The fascinating stories of Rokua Geopark

Rokua Geopark is home to countless stories. The oldest stories tell of the formation of the landscape two billion years ago. More recent ones tell of the experiences, lifestyles and cultural heritage of different generations. The stories open up the history of the area and recount oral and written traditions. Enter a world of fascinating stories!

Border disputes have brought centuries of war and destruction to the Oulujoki River valley. Although many generations have passed since the dark times, stories of locals who escaped persecution and hid in remote forest dwellings live on.
Years of war in the river valley
The eastern train service from Oulu changed the way people travelled to the towns and villages in what is today the Rokua Geopark area. When it was finally completed after decades of waiting, the railway reduced travel time from days to hours. Slow travel by water and on sandy roads was no longer the only option.
Railway comes to Vaala, Muhos and Utajärvi
Manamansalo, the largest island in the vast Lake Oulujärvi and the fifth largest island in Finland's inland waters, was formed after the last Ice Age. Despite being well connected by water, the island and its inhabitants remained relatively isolated for a long time. Today, the island offers tourist services and nature attractions.
Manamansalo, the largest island in Lake Oulujärvi
River Oulujoki has always been famous for its salmon. The river's fishing stories often tell of visitors who came from faraway countries such as France, Turkey and even the former Siam (Thailand) to fish in the river's free rapids and flowing waters. The Niskakoski rapids in Vaala and the Pyhäkoski rapids in Muhos were particularly popular. Most of the fishing tourists came from England and were nicknamed "salmon lords" in river folklore.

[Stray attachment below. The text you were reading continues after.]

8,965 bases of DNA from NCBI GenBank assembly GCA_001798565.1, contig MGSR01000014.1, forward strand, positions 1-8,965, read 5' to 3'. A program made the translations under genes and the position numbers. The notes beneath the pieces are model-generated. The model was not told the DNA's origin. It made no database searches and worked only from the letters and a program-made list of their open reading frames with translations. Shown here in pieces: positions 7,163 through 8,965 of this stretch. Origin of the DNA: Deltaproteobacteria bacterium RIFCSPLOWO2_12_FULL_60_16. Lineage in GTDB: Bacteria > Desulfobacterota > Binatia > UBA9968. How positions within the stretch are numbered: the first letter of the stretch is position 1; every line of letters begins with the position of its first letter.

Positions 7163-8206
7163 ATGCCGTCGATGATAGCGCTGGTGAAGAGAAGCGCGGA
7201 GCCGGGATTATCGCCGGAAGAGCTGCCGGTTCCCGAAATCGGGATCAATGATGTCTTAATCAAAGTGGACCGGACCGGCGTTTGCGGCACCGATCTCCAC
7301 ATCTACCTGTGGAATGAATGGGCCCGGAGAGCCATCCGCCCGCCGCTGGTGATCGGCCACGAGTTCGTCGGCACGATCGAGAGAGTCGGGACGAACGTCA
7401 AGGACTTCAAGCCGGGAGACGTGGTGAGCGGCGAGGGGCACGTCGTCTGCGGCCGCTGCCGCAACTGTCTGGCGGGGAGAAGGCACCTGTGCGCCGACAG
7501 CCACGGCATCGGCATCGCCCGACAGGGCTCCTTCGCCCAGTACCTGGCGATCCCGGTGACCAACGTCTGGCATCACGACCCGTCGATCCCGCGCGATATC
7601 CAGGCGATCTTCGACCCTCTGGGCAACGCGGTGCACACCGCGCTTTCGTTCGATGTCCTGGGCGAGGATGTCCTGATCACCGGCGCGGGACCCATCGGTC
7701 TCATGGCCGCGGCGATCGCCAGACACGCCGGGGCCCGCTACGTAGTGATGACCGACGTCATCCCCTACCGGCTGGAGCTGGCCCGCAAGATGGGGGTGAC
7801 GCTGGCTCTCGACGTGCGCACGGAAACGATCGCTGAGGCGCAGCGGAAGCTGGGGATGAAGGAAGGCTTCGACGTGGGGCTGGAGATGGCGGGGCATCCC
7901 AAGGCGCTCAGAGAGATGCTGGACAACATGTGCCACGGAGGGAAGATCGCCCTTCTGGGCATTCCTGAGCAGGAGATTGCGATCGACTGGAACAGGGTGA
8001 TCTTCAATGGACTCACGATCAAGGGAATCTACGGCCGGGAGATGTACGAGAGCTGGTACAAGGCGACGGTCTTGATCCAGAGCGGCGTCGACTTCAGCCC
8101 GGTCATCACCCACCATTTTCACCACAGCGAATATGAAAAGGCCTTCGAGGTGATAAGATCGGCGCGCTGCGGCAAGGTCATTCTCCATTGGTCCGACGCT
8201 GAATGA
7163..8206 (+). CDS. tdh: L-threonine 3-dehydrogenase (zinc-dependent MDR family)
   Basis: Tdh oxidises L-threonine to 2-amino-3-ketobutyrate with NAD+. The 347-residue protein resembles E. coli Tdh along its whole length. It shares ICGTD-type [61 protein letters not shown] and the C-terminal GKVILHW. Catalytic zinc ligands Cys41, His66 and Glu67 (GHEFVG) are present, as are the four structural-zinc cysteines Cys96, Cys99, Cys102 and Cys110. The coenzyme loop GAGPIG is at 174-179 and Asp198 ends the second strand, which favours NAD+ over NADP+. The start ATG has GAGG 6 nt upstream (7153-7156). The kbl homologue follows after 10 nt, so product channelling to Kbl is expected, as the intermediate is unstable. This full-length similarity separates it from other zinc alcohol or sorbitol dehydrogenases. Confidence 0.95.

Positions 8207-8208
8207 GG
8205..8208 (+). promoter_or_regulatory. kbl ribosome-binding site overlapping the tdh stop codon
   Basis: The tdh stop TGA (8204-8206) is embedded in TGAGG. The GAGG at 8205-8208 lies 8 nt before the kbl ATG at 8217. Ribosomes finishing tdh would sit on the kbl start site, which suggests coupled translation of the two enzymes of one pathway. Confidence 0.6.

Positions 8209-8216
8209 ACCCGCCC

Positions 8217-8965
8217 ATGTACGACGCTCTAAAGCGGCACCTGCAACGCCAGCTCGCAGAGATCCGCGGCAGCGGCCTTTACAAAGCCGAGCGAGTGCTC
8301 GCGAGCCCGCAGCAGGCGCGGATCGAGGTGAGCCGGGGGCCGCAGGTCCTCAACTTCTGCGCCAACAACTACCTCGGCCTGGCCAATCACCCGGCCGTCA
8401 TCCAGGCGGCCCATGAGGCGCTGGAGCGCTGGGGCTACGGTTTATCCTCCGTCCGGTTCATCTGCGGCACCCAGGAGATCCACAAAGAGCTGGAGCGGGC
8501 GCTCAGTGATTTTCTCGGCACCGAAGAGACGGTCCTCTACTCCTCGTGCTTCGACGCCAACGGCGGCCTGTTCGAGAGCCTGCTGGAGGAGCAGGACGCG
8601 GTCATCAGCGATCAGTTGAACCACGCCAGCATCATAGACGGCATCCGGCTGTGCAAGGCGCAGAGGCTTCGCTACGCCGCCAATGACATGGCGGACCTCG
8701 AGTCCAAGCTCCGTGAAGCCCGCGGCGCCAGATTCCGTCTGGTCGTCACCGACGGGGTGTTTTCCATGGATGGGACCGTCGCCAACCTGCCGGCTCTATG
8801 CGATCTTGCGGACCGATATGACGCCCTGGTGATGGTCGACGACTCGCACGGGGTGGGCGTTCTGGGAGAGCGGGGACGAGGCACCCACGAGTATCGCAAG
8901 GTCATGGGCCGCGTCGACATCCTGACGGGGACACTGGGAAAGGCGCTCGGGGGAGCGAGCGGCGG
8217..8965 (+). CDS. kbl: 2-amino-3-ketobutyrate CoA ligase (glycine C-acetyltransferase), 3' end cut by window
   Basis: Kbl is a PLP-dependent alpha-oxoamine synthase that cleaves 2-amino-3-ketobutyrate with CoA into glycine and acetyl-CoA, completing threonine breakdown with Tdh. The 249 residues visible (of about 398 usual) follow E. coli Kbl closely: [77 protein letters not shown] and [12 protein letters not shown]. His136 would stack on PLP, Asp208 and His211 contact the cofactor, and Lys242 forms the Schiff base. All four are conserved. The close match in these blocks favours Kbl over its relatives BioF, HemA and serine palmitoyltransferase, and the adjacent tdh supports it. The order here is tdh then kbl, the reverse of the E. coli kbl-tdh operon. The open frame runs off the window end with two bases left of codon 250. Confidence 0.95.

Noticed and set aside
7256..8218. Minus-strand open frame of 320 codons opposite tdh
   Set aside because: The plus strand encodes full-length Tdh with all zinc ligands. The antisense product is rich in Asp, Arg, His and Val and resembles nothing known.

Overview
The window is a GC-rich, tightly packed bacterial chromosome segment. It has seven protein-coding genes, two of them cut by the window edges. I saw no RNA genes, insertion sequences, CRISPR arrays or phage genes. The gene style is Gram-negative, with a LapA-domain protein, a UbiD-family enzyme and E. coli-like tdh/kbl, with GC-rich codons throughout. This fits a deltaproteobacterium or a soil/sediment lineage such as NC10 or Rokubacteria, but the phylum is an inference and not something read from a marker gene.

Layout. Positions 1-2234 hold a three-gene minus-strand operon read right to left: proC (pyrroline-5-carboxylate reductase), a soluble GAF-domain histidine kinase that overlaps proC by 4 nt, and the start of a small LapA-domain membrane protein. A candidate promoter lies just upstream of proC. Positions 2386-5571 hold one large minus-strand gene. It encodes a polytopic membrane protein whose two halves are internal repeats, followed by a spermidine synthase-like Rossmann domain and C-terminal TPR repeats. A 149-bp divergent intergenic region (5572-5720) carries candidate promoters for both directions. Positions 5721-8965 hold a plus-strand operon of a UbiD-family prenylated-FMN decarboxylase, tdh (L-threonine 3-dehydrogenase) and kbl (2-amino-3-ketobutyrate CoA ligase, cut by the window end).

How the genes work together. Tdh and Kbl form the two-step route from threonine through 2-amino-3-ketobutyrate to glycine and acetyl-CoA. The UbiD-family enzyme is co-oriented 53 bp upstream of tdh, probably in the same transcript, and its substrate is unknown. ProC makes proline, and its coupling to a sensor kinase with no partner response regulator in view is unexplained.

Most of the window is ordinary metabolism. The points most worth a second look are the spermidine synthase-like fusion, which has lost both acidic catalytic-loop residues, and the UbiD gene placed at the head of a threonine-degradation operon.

“Salmon lords” and fishing tourism on the Oulujoki river
Lichens are a special feature of the terrain in Rokua and the wider Rokua Geopark area. The grey, lichen-covered pine heath stretches from the Rokua hills and the forests of Ahmas to Säräisniemi, Kankari, Neittävä and the island of Manamansalo. Dozens of different lichen species thrive in these habitats.
Lichen heaths and lichen harvesting in Rokua
The village of Ahmas has a particularly strong tradition of folk culture. Old poetry in the Kalevala metre flourished in the Oulujoki river valley in the early 19th century. Today you can discover this tradition in the Kalevala Heritage Village in Ahmas.
Kalevala heritage in the village of Ahmas
Designed by architect Aarne Ervi as a housing area for hydroelectric power station workers, Leppiniemi was built in Muhos between the 1940s and 1960s in connection with the new Pyhäkoski power station - but the history of the area goes back much further. Leppiniemi has often been described as an impressive and romantic place, and the many stories told about it bear witness to this.
Aarne Ervi’s Leppiniemi
A great amount of tar has been transported across Lake Oulujärvi and down the river to Oulu. It is said that back in the day dozens of boats could often be seen crossing the now relatively quiet lake at the same time.
Crossing the Oulujärvi lake on a tar boat
Many archaeological remains have been found in the Oulujoki river valley in the form of peculiar stone structures, mounds and castle-like ruins that have puzzled researchers. These ancient structures have been given various explanations and vernacular names, such as troll's castle, ancient castle, giant's church, giant's cave and giant's cauldron. Seven giant's churches are known in the Oulujoki river area. There are no similar relics anywhere else except in the coastal area of the Gulf of Bothnia.
In the realm of giants
The story of Rokua began more than 10,000 years ago when the last Ice Age ended. Melt water from the glaciers carried sand and piled it into a broad ridge, which was later shaped by wind, melting ice and waves into a hilly landscape.
From wilderness into a skiing paradise